August 20, 2018

How NOT to deal with someone on their period

Over the weekend, Game of Thrones star Sophie Turner was snapped by paparazzis bawling her eyes out, while fiancé Joe Jonas comforted her. Naturally, fans, concerned and overly protective, were curious as to the reason behind her obvious distress. Some speculated she had a disagreement with Joe, who incidentally happened to be celebrating his birthday that day. Well, it turned out the real culprit for Sophie’s tears was none other than menstrual cramps. The actress tweeted of the photo: “Lol. Thank god I have a loving fiance. Periods are a b*tch”

Girl, we understand completely—as did several other ladies, who’s had similar experiences to what the actress has gone through.

But, as per usual, the Internet brought out people from the other side of the spectrum, aka trolls who can never be supportive but insist on bullying other people because… well, I’m not really sure why they do it. If you’re one of those who think Sophie’s reaction was exaggerated, then consider yourself educated, because this article is for you. Let these two dummies show you how NOT to react when a girl talks or complains about her menstrual woes.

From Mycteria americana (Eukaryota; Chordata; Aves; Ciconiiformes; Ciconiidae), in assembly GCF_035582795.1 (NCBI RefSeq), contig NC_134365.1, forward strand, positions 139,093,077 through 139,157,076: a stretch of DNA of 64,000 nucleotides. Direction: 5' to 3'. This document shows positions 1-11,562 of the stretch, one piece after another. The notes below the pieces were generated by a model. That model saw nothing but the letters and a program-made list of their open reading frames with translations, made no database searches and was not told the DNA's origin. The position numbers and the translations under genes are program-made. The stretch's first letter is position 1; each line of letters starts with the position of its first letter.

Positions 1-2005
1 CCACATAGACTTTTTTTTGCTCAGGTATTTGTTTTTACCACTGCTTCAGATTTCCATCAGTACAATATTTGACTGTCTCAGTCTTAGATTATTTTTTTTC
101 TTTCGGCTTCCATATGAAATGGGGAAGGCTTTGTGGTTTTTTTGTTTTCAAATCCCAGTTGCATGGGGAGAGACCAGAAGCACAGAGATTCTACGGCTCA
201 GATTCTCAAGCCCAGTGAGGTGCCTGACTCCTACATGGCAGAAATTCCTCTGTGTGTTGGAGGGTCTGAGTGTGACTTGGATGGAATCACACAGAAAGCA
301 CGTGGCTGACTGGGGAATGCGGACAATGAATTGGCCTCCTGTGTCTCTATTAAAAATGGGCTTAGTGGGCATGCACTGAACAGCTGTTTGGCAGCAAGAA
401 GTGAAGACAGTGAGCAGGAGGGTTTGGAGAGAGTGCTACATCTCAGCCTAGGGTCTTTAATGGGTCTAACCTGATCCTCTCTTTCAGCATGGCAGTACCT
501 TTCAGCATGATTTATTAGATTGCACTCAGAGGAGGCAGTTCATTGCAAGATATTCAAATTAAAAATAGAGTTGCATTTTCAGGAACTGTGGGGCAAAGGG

This guy, for instance, somehow found it funny that she’s crying over her period, as if it’s an age-old joke; like he’s pointing out how girls crying during their period is typical. Whatever his intention was, he came off as a douche. Once again, this kind of thinking promotes the belief that women are slaves to their hormones and therefore are weak creatures incapable of logic.

Another user seem to think that the photo was a publicity stunt (seriously??) and even said it seems pretty unlikely that Sophie would cry that hard just because of her period.

Sophie rebutted with: “Girl… you’ve never had cramps.” Preach. Menstrual pain is something I wouldn’t wish on anyone, but honestly—calling it a “joke”? If anybody is entitled to an opinion, then his is definitely the last one we need. Just because you never experienced the pain, doesn’t mean it isn’t real. According to The Independent, “Men wait an average of 49 minutes before being treated for abdominal pain. For women, the wait is 65 minutes for the same symptoms. It’s thought that this is because women are seen as exaggerating pain and being ‘dramatic’ due to sexist stereotypes.” Menstruation, if not shamed, is openly ridiculed, especially by men. An advice to those who think they have the right to look down on women who show weakness while on their period: until you’ve experienced the same pain, it’s better to just keep your mouth shut.

Now that we’ve covered what not to do, you’re now wondering: how do you deal with someone on their cycle then? The answer is simple. You don’t have to treat women on their period as a leper or as someone with disability. You don’t even have to go out of your way to help them (though it’s appreciated). At the end of the day, all we really need is empathy. While it’s impossible for men to know what it’s like to menstruate, all we’re asking is for you to try—and if you can’t even do that, then it’s probably best to just stay out of our way.


Art by Marian Hukom

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Filed Under:

culture, feminism, period, Sophie Turner, women's health

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